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The Student News Site of Loyola University Maryland

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Hamilton’s America comes to Baltimore’s Loyola


On Thursday, March 2, in McManus theater, Alex Horowitz, director of the documentary “Hamilton’s America,” came to campus to give talk about the making of the documentary. Horowitz’s documentary examines the production process of the hit Broadway musical “Hamilton,” which is written by Lin-Manuel Miranda. The event was truly a special time for all, and Messina did a great job putting it on.

Horowitz is not only a successful filmmaker, but also a longtime friend of Miranda. In fact, the two met in college at Wesleyan University. They were good friends as first-year students and eventually became roommates by senior year.

The pair stayed together as Miranda produced his first Broadway musical, “In the Heights.” Now, the duo is stronger than ever as they have embraced the immense popularity of “Hamilton.”

“Hamilton’s America” was released on Oct. 21, 2016 on PBS and is available online for free streaming. According to PBS (, the documentary “brings history to vivid life.”

“Hamilton’s America” goes into the creation of the show and process of developing it, while also showing the history of Alexander Hamilton himself.

The documentary includes a lot of footage from the production itself, like performances with the original cast and trips to historic locations such as Mt. Vernon and Valley Forge. There are also many interviews with historians, politicians, and more. Some notable figures are former presidents Barack Obama and George W. Bush, Sen. Elizabeth Warren, Questlove of hip-hop group The Roots, composer Stephen Sondheim, and even show host Jimmy Fallon.

During his presentation, Horowitz talked a lot about behind-the-scenes events and the process of working on this film side-by-side with Miranda. He would talk for a few moments about a certain aspect of the documentary, and then play the corresponding clip. Horowitz said that he tried to focus more on the history of Alexander Hamilton and less on the process of creating the musical.

Horowitz talked about many aspects of history that we may not usually know. He noted, both in the documentary and at the event, that the founding fathers were flawed people, either having many affairs or owning slaves, like George Washington did. He also discussed the powerful women of the time like Elizabeth Schuyler, who worked hard alongside Hamilton himself, copying parts of his defense documents for his publisher and even helping him edit his writing like The Federalist Papers and Washington’s Farewell Address.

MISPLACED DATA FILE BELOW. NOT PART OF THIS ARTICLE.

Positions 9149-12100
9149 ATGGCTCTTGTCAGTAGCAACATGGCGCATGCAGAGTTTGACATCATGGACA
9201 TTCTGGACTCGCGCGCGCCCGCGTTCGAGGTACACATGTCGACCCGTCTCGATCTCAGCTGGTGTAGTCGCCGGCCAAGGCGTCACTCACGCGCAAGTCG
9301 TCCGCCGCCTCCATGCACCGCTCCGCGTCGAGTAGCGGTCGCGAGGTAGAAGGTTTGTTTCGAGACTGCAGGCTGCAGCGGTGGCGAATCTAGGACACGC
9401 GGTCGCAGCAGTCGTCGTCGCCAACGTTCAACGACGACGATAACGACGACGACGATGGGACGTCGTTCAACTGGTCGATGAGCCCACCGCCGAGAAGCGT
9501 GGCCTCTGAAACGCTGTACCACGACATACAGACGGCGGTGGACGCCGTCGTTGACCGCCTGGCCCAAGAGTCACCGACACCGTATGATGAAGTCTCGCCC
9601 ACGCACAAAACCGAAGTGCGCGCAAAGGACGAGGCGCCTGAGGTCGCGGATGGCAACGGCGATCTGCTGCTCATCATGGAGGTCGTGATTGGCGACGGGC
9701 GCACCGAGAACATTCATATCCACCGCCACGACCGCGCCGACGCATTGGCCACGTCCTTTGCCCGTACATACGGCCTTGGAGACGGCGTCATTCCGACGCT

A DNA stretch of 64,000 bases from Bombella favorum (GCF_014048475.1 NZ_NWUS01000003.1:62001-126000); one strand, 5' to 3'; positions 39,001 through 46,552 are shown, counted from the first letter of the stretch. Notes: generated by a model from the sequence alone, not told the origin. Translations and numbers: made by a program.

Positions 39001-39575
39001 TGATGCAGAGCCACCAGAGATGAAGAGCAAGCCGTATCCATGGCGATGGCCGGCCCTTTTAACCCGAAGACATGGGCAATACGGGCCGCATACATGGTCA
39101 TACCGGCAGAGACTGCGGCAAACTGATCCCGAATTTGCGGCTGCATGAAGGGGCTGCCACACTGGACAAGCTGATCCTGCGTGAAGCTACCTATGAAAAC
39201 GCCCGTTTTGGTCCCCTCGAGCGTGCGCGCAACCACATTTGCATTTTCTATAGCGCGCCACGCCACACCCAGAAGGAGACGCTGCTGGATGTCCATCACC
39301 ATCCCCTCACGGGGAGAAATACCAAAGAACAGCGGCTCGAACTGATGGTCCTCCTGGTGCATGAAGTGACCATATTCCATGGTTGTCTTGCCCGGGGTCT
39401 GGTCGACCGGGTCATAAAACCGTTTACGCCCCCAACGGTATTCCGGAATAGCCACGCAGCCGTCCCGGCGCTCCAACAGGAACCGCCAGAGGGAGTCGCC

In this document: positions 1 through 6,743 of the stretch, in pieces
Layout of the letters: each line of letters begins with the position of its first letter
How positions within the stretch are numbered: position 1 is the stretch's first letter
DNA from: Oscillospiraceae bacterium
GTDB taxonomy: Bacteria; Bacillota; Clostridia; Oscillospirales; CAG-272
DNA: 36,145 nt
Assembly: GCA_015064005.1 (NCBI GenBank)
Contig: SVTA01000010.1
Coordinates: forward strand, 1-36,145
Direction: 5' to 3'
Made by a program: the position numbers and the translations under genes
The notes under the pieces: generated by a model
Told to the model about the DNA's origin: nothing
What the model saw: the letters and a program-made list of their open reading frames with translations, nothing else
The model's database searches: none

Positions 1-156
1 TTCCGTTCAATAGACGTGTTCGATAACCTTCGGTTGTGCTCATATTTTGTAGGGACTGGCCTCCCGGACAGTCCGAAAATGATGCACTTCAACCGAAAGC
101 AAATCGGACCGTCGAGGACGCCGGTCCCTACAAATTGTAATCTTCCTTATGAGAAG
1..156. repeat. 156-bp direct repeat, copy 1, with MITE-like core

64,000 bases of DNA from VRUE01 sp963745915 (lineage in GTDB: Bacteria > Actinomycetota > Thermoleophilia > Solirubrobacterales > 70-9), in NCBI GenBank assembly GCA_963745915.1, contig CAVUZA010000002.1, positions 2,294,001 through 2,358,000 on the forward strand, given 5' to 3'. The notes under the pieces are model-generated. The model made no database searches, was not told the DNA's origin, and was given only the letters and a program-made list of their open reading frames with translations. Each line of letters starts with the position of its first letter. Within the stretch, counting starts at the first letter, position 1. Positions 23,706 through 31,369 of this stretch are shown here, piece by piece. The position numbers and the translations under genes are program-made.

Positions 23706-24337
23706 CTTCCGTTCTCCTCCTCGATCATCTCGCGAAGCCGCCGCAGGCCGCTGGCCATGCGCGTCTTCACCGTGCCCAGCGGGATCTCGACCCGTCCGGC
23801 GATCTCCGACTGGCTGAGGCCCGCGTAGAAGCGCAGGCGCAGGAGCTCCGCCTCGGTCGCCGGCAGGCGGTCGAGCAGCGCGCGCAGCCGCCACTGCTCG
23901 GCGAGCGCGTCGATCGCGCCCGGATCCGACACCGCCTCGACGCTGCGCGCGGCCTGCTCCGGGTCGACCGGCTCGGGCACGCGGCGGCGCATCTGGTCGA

Horowitz joked that Miranda loves being in front of the camera. He told the audience that he purposefully gave Miranda a lot of screen time. Of course, no one minded this because Miranda has an entertaining personality. There were many scenes where he would rap the lyrics of the songs, and then they would show the rap actually being perfomed in the show, so we could see the process contrasted with the final performance.

According to Horowitz, despite all of the success Miranda has achieved, he has not changed a bit since college and has not let the fame go to his head.

Horowitz was asked by an audience member which part of the musical he wished was in the documentary. He answered that he loved the musical number “Satisfied” and wished that he had gotten clips of that in his film. But at the same time, he knew that it wouldn’t do the full performance justice if he had only included a few short clips.

“I loved [the talk]. It was amazing that Messina could bring a high-profile person to campus,” Tiffany Nano-Miranda ’18 said. “I love [Alexander] Hamilton, and what he means for me as the daughter of immigrants and just being in the room with other HamilFans was great. Alex Horowitz reminds us that we never know how we impact the people around us.”

The event ended with an exclusive clip from the documentary that only a few live audiences have ever seen. I won’t mention it here, because the clip was only for people who were in the room where it happened.


All Images Courtesy of Marley Scheld

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Hamilton’s America comes to Baltimore’s Loyola